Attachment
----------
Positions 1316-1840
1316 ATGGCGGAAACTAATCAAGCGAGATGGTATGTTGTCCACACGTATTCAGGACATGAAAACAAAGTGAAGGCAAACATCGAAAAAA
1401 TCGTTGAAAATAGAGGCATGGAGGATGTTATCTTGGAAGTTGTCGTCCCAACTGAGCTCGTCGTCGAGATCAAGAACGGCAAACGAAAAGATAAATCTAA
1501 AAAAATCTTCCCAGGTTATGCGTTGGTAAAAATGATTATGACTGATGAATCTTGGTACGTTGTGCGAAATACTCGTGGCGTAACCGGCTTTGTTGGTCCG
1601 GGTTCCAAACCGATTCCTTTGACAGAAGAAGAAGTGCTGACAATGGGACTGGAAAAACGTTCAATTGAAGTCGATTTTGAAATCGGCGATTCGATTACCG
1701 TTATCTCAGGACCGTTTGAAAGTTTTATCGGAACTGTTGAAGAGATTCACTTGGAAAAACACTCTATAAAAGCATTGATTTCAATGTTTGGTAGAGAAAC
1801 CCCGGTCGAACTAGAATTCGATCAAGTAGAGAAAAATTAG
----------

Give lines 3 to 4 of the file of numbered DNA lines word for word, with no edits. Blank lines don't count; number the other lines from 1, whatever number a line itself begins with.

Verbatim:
1401 TCGTTGAAAATAGAGGCATGGAGGATGTTATCTTGGAAGTTGTCGTCCCAACTGAGCTCGTCGTCGAGATCAAGAACGGCAAACGAAAAGATAAATCTAA
1501 AAAAATCTTCCCAGGTTATGCGTTGGTAAAAATGATTATGACTGATGAATCTTGGTACGTTGTGCGAAATACTCGTGGCGTAACCGGCTTTGTTGGTCCG